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them and us 
How to Use Trust as a Competitive Advantage
   From High Performance Teamwork training course

This article diagnoses one of the most vexing and expensive problems facing high performance teams; how a team composed of passionate contributors can end up mired in "them and us" team dynamics which, if untended, drain performance, profitability, trust and motivation from the team. The article is a chapter from Dr. Ciancutti's recently published book (by Contemporary Publishers, Chicago, Illinois, 2001) Built on Trust, Gaining Competitive Advantage In Any Organization.

You Have A Choice
"Culture" is what is cool, what is accepted, spoken or just understood. When smoking cigarettes was cool in the USA, for instance, lots more people smoked than do today. In the 50's and 60's, smoking was so cool you couldn't get the right mate without smoking, or you weren't "liberated." In the mid-eighties, smoking started becoming not so cool, and smoking decreased dramatically. But in the meantime, from the time we knew smoking cigarettes caused emphysema, fatal heart disease and myriad kinds of cancer (in the early 50's) to the mid-eighties, millions of us continued smoking because it was cool.

People were dying in droves to be cool.

The same happens in our teams and organizations. Most organizations have a "Random Culture" when it comes to closure, commitment and cross-functional coordination. What is cool, what is accepted behavior, is not top-down, bottom-up driven, and in fact is not driven at all. Even if leadership has provided a value statement or guidelines list in these areas, it has not provided training and modeling to facilitate enough change in behavior so that a critical mass of the entire workforce is forming a true "Leadership Culture."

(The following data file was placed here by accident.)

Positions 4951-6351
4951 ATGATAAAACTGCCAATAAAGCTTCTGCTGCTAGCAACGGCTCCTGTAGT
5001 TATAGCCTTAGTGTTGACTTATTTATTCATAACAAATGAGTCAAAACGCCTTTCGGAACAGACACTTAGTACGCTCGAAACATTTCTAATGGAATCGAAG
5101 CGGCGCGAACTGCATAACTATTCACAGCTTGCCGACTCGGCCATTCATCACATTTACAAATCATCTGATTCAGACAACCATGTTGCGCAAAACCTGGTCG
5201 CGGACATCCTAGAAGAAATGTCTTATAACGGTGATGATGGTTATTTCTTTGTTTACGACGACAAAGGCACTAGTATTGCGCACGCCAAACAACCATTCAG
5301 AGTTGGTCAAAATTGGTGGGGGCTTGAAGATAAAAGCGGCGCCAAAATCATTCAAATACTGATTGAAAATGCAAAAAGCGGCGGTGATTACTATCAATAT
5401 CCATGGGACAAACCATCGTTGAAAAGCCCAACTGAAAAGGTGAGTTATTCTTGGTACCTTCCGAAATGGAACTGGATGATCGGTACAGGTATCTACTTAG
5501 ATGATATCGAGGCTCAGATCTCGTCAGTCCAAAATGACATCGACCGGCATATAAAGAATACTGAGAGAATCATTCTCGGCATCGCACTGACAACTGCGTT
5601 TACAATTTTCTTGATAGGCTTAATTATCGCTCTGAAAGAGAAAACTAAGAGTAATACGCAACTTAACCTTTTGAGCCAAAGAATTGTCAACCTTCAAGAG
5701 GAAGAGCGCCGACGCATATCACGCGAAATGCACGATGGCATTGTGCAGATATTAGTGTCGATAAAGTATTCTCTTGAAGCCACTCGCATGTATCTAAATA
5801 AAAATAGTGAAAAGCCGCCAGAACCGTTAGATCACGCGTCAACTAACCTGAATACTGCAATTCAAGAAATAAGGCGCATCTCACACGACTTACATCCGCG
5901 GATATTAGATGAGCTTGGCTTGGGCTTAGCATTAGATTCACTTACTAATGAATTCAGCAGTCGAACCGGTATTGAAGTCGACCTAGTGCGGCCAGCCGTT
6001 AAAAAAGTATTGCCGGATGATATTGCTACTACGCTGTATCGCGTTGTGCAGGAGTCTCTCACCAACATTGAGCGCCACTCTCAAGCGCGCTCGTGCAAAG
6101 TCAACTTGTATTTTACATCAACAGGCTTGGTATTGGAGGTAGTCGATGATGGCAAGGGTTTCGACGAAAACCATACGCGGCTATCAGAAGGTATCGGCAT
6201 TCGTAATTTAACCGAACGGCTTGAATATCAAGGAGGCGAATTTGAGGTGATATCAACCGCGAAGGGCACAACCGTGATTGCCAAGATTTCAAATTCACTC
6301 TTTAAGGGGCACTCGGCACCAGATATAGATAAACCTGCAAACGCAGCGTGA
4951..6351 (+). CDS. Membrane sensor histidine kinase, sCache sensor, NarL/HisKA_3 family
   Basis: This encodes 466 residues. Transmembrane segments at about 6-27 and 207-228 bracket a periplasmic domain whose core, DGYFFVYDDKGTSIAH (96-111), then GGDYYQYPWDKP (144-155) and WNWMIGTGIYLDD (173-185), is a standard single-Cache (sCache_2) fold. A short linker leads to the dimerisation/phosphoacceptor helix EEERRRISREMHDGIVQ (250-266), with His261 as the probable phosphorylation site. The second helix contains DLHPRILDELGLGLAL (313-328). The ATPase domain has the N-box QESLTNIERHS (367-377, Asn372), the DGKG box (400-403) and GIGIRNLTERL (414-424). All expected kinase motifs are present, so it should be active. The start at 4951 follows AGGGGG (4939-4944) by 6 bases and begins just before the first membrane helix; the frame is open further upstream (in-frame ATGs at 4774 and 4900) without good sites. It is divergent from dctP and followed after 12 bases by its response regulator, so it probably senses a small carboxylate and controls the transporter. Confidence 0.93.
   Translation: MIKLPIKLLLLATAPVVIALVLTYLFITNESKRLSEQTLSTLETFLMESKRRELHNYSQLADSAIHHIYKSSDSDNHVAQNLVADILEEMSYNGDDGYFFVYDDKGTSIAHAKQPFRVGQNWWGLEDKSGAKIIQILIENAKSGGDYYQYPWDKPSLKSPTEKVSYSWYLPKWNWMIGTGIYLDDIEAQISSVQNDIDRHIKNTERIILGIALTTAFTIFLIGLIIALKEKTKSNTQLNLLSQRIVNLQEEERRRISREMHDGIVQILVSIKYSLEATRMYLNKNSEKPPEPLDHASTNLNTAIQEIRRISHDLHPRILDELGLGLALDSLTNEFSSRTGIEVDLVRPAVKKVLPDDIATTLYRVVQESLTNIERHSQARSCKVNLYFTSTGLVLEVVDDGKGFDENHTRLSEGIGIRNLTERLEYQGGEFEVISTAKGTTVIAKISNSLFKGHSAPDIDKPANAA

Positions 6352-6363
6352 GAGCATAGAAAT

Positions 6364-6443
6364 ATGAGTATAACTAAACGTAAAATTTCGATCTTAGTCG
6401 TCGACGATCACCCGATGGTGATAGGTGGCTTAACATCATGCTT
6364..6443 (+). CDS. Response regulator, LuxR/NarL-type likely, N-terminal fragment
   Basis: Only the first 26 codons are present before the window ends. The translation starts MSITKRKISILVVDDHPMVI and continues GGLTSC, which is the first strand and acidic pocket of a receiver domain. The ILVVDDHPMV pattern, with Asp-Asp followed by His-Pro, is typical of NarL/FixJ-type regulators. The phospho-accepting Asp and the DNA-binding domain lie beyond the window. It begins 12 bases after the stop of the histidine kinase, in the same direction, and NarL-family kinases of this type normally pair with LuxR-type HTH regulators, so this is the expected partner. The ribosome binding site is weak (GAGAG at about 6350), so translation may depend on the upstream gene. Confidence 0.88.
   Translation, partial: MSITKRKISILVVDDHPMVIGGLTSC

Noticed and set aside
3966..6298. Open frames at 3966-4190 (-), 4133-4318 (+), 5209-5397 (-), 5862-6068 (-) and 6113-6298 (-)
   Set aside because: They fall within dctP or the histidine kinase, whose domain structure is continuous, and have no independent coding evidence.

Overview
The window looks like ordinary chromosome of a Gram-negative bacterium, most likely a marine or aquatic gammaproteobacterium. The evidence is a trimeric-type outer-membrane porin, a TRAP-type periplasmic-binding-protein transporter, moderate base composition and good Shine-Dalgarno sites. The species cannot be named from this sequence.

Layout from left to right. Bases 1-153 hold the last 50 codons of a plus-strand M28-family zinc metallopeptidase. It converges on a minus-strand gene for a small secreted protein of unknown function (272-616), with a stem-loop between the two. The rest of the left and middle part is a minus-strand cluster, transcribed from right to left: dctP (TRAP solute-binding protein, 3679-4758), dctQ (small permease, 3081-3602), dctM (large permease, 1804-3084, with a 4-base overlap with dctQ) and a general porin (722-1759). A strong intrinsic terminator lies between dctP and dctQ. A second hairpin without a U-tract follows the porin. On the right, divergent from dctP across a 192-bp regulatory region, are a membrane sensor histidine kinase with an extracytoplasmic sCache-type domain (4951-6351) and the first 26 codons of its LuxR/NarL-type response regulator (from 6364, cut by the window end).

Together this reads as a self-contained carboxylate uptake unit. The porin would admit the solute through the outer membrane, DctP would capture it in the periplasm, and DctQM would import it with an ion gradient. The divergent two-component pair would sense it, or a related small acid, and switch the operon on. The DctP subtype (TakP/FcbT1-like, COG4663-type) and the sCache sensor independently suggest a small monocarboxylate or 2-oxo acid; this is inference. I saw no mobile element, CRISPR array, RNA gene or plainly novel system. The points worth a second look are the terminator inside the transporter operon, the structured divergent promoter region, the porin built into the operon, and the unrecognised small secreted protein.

Meaning that interactions sometimes close and sometimes do not.

In a passionate, highly motivated organization, lack of closure leads to them and us dynamics, across functions, between layers of management, across geographical divides, after mergers and acquisitions, between the old guard and the new.

The following article summarizes the dynamics, the costs and the performance obstacles that result from neglecting culture.

"Them-and-us" conflicts happen in every team: at work, at home, in our intimate relationships, in government, and between nations. But the teams that rise above being adequate to become truly great have all eliminated this condition.

A them-and-us condition involves the presence of two or more adversarial or disconnected elements in the team. Them-and-us is not a product of imagined maliciousness of individuals, but a natural group phenomenon in teams. Common them-and-us examples include Labor versus Management, Sales versus Operations, Marketing versus Engineering, the Home Office versus the Field, Development versus Test, Building A versus Building B.